The Stan Freberg Show: the final episode, with a bunch of highlights


So the 20th of October, 1957, The Stan Freberg Show came to its end. Freberg had promised to feature some of the most popular bits of the show and said he was getting card and letter from the listening audience about what to select. The show hadn’t quite given up, though: there are a couple of new bits, including what might have become running gag characters, appearing for the first time here. Still the show is mostly recreations, sometimes in abbreviated form. And of what?

Here’s the show:

Start Time Sketch
00:00 Open. It’s no longer an episode of a brand-new radio series, but rather a clonked-out radio series. And they’re bidding a fond farewell to r-a-d-i-o. And a trick of memory. I had remembered the last episode as opening with a more busted-up theme, one with sound effects of a machine conking out, and the music losing tempo and falling out of tune. Not so, but given the show’s use of that sort of sound effect (as in the fifth episode) I’m surprised it didn’t.
00:56 Opening remarks. Freberg’s grateful to his audience, and will miss talking to people like — some character who hasn’t appeared before. A jumpy, character complaining the road’s blocked by sheep, and who follows his lines with singing the line again in a high-pitched voice. He’s a brain surgeon.
02:45 Mr Tweedly, Censor from Citizen’s Radio. Stan Freberg tries to sing Old Man River, while getting buzzed for not saying thank you and for using needlessly harsh songs and bad grammar and such. This ran in the sixth episode.
06:26 Peggy Taylor. She’s crying, not because they’re going off the air, but because Stan Freberg’s on her foot. She gives a gift, not a sleeping bag but a Freberg Cozy, and I like the idea of calling a sleeping bag a personal cozy. She sings “The Birth of the Blues”. This was done in the second show, and I’m surprised they would redo a song. A good song, sure, but it’s not like 1957 was short on radio-ready music.
10:06 Bang Gunly, US Marshall Fields. Soundtrack of a “typical” (adult) western, including sponsorship from the Eating Corporation of America. It’s truncated from the original, of course; just some examination of the fence and one commercial. This appeared on the 11th show originally.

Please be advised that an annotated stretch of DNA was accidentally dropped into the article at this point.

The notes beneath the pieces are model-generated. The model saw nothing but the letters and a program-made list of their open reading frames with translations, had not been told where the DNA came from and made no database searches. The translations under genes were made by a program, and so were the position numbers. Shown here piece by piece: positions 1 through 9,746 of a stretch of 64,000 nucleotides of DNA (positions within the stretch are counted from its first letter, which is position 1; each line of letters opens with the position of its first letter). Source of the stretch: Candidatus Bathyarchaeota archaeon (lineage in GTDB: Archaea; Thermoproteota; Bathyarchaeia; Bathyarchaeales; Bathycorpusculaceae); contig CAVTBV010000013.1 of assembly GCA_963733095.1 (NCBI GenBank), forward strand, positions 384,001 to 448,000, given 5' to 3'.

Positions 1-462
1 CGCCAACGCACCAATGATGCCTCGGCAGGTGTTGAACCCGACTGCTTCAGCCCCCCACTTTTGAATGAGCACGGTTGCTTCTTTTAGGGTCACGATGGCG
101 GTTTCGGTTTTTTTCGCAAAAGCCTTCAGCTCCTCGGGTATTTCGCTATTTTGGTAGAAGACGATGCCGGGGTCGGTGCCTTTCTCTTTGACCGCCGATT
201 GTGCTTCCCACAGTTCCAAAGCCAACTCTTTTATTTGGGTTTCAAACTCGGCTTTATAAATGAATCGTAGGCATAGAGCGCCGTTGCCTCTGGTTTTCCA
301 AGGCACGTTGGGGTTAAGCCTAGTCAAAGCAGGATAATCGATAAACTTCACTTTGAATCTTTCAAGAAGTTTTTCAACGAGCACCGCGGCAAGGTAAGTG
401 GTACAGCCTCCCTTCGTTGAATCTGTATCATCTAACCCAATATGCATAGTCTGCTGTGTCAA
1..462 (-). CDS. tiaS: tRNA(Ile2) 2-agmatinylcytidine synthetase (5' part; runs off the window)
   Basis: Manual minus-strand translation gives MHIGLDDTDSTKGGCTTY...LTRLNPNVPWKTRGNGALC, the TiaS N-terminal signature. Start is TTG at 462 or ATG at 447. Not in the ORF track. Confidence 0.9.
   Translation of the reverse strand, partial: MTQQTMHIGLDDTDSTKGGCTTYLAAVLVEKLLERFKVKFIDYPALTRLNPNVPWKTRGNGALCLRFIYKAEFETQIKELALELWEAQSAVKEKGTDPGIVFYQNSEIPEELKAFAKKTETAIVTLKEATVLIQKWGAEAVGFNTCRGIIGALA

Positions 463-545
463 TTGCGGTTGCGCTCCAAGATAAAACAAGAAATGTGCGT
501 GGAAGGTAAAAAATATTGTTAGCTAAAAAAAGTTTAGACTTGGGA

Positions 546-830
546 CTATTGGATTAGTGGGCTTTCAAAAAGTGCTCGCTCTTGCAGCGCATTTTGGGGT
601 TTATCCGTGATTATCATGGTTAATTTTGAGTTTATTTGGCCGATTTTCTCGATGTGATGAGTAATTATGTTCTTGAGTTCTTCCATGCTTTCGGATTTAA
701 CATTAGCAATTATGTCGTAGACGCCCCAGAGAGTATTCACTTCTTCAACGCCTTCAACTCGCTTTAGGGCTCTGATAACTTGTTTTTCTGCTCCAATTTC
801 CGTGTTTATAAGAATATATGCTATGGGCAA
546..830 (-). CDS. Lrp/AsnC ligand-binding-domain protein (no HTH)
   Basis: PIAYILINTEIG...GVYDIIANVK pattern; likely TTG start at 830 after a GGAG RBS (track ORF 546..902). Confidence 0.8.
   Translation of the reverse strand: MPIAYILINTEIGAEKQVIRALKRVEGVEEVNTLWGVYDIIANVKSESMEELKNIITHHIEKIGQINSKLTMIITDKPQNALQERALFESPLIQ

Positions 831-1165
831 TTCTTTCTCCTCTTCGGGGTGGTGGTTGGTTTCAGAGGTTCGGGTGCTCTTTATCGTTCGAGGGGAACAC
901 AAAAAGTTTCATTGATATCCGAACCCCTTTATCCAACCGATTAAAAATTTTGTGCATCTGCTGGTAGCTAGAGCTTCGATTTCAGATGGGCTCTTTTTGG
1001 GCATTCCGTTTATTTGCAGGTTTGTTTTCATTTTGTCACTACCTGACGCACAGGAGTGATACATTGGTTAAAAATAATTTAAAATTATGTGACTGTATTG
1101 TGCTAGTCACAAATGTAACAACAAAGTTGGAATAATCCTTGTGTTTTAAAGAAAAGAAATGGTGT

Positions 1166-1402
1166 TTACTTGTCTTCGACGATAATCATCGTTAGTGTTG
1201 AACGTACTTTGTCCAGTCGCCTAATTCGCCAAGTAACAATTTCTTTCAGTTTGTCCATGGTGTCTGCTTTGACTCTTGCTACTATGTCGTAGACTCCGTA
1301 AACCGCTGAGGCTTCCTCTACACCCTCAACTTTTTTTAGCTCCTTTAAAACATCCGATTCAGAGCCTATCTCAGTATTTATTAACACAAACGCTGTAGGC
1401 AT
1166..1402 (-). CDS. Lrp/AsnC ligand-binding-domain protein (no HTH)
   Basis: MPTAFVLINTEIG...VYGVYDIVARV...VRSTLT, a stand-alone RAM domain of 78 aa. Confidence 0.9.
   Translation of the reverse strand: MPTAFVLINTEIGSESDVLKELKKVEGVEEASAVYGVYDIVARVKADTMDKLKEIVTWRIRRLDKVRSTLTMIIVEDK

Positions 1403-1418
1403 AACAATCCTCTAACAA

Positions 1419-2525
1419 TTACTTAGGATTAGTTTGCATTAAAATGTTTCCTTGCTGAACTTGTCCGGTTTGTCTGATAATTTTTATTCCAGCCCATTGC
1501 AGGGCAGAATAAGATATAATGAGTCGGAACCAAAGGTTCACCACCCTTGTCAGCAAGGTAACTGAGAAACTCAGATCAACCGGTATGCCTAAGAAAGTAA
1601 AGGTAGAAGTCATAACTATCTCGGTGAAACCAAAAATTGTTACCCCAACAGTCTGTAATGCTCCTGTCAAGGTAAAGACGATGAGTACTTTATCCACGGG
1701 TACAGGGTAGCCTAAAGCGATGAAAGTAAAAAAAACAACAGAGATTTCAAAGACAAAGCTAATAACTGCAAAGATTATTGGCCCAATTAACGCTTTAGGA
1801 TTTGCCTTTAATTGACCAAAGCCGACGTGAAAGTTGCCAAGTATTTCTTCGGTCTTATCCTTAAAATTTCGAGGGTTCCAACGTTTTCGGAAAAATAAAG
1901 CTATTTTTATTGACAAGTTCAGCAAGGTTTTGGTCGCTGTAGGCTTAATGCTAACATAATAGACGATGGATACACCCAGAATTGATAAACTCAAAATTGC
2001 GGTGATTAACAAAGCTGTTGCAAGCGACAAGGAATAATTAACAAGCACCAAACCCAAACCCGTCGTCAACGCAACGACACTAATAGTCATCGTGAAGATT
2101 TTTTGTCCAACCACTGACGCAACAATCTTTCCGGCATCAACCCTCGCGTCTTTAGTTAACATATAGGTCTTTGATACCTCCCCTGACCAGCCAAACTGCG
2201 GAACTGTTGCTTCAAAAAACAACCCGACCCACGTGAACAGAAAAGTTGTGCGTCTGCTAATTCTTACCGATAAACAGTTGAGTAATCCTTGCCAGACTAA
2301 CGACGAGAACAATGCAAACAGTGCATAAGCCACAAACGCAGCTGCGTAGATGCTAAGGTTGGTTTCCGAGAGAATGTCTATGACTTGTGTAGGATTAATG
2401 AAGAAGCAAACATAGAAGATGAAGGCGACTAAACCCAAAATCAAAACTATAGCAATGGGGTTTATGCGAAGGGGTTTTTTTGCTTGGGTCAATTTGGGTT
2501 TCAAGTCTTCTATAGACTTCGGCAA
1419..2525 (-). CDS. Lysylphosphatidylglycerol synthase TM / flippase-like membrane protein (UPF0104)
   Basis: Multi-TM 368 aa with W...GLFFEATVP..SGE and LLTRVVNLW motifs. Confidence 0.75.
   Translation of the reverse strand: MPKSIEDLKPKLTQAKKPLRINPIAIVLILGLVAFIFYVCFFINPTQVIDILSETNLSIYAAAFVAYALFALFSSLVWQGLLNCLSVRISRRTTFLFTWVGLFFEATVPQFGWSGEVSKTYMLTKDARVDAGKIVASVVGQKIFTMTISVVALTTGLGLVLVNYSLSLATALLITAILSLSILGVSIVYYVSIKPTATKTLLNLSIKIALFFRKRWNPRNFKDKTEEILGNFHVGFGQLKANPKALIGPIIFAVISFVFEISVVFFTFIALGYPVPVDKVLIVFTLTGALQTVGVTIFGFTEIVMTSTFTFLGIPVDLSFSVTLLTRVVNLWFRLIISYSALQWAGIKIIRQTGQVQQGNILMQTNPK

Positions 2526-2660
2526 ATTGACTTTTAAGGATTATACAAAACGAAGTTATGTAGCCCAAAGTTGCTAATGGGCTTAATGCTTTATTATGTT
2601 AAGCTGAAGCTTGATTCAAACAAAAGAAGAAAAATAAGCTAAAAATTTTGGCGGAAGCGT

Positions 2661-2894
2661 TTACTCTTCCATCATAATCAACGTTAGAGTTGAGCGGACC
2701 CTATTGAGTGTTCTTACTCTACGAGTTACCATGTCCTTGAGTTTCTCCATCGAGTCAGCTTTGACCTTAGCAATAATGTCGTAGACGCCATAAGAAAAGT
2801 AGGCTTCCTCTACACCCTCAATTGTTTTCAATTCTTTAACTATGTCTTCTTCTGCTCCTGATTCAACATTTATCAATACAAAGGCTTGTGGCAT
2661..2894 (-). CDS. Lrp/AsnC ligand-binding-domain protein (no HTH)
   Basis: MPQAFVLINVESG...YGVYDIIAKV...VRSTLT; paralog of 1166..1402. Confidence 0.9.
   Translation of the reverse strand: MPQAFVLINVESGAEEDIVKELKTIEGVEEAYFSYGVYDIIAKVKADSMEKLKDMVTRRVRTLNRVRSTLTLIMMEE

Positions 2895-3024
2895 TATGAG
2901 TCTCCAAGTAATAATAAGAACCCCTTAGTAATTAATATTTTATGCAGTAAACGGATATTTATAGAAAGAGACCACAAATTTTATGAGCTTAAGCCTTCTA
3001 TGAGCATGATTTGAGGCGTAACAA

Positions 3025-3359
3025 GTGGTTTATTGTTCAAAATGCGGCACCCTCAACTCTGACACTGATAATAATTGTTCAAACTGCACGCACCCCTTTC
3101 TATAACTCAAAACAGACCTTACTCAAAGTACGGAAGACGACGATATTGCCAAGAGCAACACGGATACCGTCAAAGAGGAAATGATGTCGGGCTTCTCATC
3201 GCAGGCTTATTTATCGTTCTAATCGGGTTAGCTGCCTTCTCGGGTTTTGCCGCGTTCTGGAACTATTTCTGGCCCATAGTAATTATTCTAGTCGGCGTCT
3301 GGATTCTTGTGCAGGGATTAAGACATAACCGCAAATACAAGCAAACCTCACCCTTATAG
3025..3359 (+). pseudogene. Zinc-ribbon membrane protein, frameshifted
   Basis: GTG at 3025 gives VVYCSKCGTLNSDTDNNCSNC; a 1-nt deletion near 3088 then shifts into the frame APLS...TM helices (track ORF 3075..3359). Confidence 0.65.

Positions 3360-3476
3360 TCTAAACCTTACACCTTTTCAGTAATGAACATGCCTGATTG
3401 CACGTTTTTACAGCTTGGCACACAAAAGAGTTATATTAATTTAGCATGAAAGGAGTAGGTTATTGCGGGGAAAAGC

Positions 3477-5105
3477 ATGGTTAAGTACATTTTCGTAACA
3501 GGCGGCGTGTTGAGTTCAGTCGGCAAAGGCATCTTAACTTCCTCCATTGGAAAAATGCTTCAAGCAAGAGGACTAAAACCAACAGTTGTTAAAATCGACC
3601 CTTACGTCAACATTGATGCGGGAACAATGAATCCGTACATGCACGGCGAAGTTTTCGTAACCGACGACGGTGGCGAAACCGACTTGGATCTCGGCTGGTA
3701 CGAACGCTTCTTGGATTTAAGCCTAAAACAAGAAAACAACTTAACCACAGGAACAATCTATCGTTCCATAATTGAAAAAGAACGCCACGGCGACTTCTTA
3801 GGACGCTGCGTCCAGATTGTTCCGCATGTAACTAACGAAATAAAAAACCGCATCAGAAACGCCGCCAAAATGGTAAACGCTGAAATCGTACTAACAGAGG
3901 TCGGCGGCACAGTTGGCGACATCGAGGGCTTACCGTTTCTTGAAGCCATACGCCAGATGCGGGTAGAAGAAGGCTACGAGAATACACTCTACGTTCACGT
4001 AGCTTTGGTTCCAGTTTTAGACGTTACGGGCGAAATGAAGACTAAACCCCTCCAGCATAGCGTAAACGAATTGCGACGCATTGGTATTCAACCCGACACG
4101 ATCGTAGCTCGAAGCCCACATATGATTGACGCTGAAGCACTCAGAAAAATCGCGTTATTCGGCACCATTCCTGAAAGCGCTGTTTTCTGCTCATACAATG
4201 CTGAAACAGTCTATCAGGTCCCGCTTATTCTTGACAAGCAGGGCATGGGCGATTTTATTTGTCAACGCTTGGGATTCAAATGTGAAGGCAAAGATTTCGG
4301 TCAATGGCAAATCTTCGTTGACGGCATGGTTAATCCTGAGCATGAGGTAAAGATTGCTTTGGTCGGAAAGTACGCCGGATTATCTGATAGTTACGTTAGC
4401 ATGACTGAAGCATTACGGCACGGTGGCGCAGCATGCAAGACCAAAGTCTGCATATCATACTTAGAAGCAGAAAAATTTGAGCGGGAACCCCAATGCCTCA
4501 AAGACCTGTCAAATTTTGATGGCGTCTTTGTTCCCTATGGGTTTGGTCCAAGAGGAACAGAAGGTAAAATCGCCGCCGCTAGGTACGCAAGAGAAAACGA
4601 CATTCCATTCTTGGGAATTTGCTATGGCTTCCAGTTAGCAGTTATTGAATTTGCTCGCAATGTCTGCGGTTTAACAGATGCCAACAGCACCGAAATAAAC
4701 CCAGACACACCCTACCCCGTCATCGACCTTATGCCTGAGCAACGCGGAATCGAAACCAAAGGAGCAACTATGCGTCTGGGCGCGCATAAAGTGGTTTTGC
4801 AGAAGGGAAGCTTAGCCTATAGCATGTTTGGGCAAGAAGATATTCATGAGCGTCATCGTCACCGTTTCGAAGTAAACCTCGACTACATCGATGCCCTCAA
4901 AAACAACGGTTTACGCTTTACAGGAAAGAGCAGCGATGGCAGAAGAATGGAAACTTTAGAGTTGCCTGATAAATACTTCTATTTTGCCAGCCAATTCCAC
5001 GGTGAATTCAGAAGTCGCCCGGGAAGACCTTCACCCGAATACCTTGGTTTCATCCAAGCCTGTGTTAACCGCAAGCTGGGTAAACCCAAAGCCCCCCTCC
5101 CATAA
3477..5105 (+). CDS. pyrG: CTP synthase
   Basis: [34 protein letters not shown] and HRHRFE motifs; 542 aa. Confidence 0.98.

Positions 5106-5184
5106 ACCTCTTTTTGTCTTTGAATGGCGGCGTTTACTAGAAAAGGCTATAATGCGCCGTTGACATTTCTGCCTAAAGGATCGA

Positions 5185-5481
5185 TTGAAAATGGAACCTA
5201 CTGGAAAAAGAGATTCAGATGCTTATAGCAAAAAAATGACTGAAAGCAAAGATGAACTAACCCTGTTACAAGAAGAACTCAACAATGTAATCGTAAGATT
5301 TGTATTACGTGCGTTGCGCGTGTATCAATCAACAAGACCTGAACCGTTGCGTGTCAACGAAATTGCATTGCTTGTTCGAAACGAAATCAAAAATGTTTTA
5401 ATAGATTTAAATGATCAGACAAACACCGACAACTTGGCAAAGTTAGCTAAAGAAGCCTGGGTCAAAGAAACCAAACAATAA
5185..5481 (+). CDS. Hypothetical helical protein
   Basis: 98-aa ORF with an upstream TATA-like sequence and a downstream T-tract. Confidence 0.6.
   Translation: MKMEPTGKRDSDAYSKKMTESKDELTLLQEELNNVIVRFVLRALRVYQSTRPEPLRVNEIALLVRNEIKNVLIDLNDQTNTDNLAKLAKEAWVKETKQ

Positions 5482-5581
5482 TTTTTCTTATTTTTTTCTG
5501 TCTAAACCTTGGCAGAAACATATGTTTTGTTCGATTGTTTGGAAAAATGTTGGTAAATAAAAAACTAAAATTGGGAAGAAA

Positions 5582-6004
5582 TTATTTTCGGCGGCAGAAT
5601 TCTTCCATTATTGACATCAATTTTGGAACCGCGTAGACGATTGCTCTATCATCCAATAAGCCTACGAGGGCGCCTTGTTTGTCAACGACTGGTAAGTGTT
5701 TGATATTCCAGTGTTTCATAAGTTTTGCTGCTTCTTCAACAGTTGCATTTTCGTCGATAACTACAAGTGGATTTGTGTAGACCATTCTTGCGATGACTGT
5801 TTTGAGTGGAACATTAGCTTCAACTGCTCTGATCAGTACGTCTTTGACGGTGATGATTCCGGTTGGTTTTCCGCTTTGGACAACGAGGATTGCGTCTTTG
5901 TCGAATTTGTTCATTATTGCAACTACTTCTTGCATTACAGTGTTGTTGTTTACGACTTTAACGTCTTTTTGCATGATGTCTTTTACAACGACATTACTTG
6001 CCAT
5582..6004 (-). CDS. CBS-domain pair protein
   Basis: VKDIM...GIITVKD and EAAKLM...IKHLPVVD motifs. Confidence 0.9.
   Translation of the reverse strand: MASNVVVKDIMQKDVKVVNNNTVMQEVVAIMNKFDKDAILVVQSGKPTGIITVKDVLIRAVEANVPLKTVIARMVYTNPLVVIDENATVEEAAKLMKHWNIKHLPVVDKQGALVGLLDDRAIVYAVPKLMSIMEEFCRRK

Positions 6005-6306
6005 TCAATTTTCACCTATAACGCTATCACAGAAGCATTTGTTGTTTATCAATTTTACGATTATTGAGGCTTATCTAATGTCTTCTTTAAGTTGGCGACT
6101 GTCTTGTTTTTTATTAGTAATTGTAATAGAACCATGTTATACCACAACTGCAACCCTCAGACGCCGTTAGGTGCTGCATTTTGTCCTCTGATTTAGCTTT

15:20 Capitol Record. A “whole list of name” requested a performance of Day-Oh, the Banana Boat Song. It’s a bit too loud for the bongo player, who keeps insisting Freberg get farther away to be at his loudest. This appeared on the seventh show, and featured a bongo player who’d also been in the opening and closing segments of the fourth episode. I’m not surprised that St George and the Dragonet didn’t make the cut — the sketch is too long and has too big a cast, and doesn’t really condense well. I’m more surprised that Wun’erful, Wun’erful didn’t, but see the next item.
20:34 Billy May has a gift for Stan Freberg: an accordion-playing bandleader found in Balboa Bay. Reference to the Wun’erful, Wun’erful sketch from the fifth episode. In that, a Lawrence Welk parody floated out to sea. Their Welk is there to laugh at Freberg. “You don’t have to make fun of me.” “Look-a who’s talking!” Welk gets to play “a short medley based on the names of girls-a”. Mostly “Every Little Breeze Seems To Whisper Louise”, and stuff that can’t quite get going. The sketch was turned into a Capitol record, as announced the 13th show.
23:00 Package for Stan Freberg, about ten feet tall. New messenger character. The package is the Abominable Snowman. He’d been introduced the second episode. Abominable asks Freberg if it’s hard on him doing both voices like that; he admits it’s hard on him. It’s a bit of fourth-wall-breaking and plays on Freberg’s ability to shift character fast. Abominable Snowman isn’t wearing orange sneakers today, just purple, a new “ensemble”. Abominable and his wife Gladys are thinking what they could do to help the show. (Gladys was introduced, as his fiancee, in the ninth show.) “I could scare a couple of sponsors for you.” “We’ve already done that, thank you.” Abominable offers to teach Freberg how to be an Abominable Snowman, which gets to be funnier when you remember they just pointed out how he’s doing both voices.
26:48 Conclusion. Freberg admits they didn’t have time for Mr Poulet’s tuned sheep, the one sketch promised last week that they would do. Poulet and his Muppet Show-ready sketch appeared on the first episode and without the sheep turned up in the seventh show. Freberg thanks his audience, especially the press who supported the show so.
27:51 Closing Music.

My recaps of all the episodes of The Stan Freberg Show should be at this link. And now they are complete, too.